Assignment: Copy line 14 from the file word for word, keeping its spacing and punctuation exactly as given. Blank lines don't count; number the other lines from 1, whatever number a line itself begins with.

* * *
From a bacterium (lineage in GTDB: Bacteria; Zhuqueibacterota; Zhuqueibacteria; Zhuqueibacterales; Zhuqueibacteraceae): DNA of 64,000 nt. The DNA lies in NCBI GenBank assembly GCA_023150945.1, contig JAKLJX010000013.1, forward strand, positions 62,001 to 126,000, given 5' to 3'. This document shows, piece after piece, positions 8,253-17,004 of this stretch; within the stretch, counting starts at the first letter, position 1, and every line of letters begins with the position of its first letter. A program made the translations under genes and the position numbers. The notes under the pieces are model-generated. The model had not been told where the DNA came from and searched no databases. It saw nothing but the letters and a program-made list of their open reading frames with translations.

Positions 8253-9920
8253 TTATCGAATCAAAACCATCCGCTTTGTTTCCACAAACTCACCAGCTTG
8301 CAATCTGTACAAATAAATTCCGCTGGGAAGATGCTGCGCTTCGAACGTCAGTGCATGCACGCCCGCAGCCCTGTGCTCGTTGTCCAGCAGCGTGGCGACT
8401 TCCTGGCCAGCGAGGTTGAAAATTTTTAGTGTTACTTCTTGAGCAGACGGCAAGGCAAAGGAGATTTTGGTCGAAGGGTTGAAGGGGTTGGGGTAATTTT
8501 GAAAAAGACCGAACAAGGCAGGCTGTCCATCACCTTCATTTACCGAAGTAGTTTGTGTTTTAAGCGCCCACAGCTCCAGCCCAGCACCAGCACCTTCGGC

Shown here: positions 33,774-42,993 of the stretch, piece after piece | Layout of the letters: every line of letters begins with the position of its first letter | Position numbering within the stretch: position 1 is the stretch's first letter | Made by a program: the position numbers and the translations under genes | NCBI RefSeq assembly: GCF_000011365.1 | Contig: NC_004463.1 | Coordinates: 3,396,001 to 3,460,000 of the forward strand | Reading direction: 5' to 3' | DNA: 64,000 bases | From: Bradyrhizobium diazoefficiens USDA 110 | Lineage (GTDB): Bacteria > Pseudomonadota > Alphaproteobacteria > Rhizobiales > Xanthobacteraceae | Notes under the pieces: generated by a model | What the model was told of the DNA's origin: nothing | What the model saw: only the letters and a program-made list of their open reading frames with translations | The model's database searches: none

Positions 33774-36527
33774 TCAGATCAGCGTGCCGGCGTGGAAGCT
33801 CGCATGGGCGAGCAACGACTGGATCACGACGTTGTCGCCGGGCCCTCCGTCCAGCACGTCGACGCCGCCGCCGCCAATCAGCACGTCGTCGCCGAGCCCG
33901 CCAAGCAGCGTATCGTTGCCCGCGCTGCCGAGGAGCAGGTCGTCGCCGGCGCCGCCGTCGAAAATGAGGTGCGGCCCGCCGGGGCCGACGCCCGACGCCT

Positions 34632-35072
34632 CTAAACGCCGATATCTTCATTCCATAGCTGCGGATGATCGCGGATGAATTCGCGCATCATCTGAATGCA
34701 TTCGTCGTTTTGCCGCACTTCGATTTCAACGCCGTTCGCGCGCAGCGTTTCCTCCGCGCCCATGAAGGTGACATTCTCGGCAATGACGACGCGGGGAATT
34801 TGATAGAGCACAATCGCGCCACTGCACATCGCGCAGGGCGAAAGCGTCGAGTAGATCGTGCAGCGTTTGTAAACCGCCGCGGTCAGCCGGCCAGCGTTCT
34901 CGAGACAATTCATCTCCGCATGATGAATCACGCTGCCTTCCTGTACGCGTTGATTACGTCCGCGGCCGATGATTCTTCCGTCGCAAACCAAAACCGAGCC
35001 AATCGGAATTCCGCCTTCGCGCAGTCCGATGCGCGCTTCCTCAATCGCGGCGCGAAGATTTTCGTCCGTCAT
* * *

34701 TTCGTCGTTTTGCCGCACTTCGATTTCAACGCCGTTCGCGCGCAGCGTTTCCTCCGCGCCCATGAAGGTGACATTCTCGGCAATGACGACGCGGGGAATT